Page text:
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Listening to the Learners: The Role of the Learner Diary in RSA/UCLES CTEFLA Teaching Practice
by Henny Burke
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Language learners play an essential role in creating an authentic teaching practice encounter. Their voices can be heard through the medium of the learner diary which in turn helps the Teaching Practice (TP) Tutor to employ a flexible syllabus and one that is sensitive to ongoing evaluation. Learner diaries provide an important part of the ongoing evaluation which such a syllabus requires. The TP Tutor can also receive ongoing evaluation of the syllabus from the trainee teachers and his/her own observations. However, I shall argue that listening to the learners is an area which has not received enough attention on UCLES CTEFLA programmes and shall illustrate my claim that learner diaries are a powerful tool through the use of a case study.

Introduction

In this article I intend to focus on the teaching practice (TP) component of the UCLES CTEFI.A (Certificate In the Teaching of English As a Foreign Language To Adults). I shall begin by briefly discussing what the CTEFLA is and then move on to describe the Teaching Practice (TP) encounter. It will be shown that the TP tutor can play an essential role as syllabus designer in ensuring the smooth running of TP provided s/he is prepared to accept ongoing evaluation of the syllabus not only from the trainee teachers but also from the language learners.

I shall argue that for everybody to gain maximum benefit from the Teaching Practice encounter the TI' tutor should employ a Process syllabus: "the Process syllabus provides the framework within which a predesigned content syllabus would be publicly analysed and evaluated by the classroom group. (Breen 1984:55)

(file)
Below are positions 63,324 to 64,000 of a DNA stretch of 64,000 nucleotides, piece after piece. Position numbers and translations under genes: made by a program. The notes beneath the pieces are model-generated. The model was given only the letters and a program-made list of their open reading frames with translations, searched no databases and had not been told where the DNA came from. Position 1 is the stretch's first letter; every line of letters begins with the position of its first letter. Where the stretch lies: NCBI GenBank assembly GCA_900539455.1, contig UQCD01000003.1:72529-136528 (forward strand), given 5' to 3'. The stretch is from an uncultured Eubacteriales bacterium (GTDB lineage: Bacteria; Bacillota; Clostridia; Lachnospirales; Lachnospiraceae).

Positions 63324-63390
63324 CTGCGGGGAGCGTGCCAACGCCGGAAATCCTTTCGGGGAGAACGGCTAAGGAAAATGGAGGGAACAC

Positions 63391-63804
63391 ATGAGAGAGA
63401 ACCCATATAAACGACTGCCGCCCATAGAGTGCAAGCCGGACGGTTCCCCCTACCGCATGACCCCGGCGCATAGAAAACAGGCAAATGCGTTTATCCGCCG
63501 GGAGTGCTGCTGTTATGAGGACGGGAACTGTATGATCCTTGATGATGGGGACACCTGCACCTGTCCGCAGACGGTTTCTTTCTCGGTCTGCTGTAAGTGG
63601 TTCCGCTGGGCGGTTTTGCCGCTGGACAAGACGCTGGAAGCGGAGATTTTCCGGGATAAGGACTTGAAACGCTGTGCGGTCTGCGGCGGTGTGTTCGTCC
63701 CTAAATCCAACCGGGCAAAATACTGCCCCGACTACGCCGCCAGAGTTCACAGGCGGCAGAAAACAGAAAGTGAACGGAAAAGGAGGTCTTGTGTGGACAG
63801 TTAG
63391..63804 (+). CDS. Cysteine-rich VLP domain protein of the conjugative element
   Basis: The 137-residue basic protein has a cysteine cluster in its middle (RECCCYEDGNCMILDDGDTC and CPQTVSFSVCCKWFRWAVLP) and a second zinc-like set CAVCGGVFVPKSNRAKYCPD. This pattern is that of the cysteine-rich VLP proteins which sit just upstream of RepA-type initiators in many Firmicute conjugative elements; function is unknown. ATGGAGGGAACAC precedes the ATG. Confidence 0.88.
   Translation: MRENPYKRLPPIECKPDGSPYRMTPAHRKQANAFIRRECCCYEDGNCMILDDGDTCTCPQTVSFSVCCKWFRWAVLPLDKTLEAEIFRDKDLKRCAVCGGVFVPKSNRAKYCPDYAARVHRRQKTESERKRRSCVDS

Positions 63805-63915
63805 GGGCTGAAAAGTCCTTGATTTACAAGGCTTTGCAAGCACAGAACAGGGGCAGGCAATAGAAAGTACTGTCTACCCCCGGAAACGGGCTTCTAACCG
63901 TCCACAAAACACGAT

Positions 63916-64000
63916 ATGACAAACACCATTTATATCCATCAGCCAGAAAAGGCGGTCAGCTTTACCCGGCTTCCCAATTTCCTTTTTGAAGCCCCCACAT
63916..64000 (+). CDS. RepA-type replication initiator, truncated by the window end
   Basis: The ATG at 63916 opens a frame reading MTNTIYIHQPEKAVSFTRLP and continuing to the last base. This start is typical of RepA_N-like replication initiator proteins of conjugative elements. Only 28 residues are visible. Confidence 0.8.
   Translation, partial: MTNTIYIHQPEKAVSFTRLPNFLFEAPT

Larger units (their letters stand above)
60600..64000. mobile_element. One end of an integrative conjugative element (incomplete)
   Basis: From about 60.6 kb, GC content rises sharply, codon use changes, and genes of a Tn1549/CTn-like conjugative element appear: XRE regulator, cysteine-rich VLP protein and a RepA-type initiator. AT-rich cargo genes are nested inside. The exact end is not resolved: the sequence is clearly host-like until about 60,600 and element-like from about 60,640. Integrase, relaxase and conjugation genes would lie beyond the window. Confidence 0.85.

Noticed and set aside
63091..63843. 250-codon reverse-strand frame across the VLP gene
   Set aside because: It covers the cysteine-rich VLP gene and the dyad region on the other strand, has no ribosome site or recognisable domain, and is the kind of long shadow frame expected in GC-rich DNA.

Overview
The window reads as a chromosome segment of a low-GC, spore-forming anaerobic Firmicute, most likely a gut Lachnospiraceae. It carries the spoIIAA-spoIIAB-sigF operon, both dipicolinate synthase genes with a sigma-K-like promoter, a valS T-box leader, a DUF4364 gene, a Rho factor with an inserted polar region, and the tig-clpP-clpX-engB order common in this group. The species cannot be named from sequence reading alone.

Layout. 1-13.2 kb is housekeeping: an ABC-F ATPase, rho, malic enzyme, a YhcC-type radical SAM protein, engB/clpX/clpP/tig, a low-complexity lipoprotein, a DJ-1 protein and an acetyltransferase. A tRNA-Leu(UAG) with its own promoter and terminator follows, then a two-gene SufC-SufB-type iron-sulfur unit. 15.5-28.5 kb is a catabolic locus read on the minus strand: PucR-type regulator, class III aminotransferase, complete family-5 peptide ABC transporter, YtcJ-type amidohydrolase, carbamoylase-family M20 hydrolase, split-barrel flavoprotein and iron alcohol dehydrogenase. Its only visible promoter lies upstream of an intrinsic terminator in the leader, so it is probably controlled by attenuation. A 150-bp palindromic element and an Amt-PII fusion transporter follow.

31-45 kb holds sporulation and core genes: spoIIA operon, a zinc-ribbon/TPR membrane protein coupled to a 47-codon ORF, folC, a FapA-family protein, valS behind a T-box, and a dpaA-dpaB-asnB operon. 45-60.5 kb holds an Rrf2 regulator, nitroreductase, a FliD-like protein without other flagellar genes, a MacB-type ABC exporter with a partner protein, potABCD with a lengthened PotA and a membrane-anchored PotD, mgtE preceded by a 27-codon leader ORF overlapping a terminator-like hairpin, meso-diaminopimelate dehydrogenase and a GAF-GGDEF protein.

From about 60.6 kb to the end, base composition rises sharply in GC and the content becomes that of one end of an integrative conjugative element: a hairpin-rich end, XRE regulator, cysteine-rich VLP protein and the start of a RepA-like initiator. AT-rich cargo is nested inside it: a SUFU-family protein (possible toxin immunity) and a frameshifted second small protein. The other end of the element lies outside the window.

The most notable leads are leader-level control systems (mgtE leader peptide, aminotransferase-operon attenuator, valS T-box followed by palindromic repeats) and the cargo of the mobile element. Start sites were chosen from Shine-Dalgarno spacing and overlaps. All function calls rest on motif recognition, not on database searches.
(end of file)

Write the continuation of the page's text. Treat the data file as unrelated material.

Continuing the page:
Often learners' needs are considered by the TP tutor, but on the basis of the Tutor's speculation and intuition. By using learner diaries, the TP Tutor can actually begin to hear the learners' voices and, equally important, so can the trainee teachers. It can be too easy to focus on the trainees' needs more than the learners' needs in a microteaching situation. However, this is erroneous as the more the learners are listened to, the more the trainees are likely to experience a genuinely effective teaching encounter. Furthermore, the trainees need to be shown how important it is to listen to the learners. This can only he achieved if the TAP tutor views the learners as individuals, and not "guinea pigs" receiving free classes, when designing and conducting a Teaching Practice Programme.

What the CTEFLA is

The CTEFLA is a form of initial teacher training in TEFL. The scheme aims mainly to provide pre-service training in EFL teaching and is intended for those who wish to enter the profession and for those teachers who have no previous training in this particular field. Trainees should be at least 20 years old; have a good standard of education (e.g. University Matriculation Standard); and have a standard of English, both written and spoken, equivalent to that of an educated speaker for whom English is a first language. Assessment is carried out on a continuous basis and trainees are evaluated by the Course Tutors on written assignments and their participation and performance in both the input sessions and teaching practice. (UCLES CTEFLA Syllabus 1990/1:1-9)